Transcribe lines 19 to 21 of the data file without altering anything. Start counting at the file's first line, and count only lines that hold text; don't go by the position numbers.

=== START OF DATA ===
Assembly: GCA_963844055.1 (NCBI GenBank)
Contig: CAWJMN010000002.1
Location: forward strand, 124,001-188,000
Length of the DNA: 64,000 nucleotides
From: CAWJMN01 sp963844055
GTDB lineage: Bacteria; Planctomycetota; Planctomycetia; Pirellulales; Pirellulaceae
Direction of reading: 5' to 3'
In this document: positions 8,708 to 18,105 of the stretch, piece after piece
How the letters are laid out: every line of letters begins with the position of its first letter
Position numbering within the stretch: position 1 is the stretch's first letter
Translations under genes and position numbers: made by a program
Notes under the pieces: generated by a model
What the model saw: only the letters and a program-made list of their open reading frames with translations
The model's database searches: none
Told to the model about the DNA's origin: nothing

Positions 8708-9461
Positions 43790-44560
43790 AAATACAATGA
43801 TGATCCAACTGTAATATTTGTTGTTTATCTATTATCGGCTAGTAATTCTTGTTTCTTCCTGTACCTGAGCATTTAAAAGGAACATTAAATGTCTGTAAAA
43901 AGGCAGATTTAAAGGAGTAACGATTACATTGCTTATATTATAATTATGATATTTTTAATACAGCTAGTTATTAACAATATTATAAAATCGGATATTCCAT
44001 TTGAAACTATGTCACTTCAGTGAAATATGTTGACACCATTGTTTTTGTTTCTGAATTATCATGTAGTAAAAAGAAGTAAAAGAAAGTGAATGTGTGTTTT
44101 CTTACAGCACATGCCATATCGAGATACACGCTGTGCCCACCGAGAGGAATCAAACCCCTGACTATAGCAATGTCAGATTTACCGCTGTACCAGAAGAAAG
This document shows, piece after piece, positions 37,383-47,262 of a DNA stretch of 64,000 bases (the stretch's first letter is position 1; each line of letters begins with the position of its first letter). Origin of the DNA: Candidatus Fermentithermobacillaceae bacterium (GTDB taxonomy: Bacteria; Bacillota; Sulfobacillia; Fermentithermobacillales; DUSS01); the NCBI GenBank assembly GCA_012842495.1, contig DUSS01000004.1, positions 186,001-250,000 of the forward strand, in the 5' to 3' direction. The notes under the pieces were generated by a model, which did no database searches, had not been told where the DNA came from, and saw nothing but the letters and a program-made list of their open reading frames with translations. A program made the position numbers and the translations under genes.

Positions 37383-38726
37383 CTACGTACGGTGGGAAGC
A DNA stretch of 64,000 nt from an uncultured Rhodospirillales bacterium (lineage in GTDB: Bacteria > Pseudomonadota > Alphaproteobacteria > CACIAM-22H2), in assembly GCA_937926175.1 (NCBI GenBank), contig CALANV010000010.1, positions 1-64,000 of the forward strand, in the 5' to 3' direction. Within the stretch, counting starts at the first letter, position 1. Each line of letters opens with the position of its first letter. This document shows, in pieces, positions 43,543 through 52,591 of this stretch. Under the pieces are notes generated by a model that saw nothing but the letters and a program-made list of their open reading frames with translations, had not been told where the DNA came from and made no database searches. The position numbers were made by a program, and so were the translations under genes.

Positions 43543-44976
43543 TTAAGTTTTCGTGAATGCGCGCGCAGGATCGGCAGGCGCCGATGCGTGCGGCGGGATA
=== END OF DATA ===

43801 TGATCCAACTGTAATATTTGTTGTTTATCTATTATCGGCTAGTAATTCTTGTTTCTTCCTGTACCTGAGCATTTAAAAGGAACATTAAATGTCTGTAAAA
43901 AGGCAGATTTAAAGGAGTAACGATTACATTGCTTATATTATAATTATGATATTTTTAATACAGCTAGTTATTAACAATATTATAAAATCGGATATTCCAT
44001 TTGAAACTATGTCACTTCAGTGAAATATGTTGACACCATTGTTTTTGTTTCTGAATTATCATGTAGTAAAAAGAAGTAAAAGAAAGTGAATGTGTGTTTT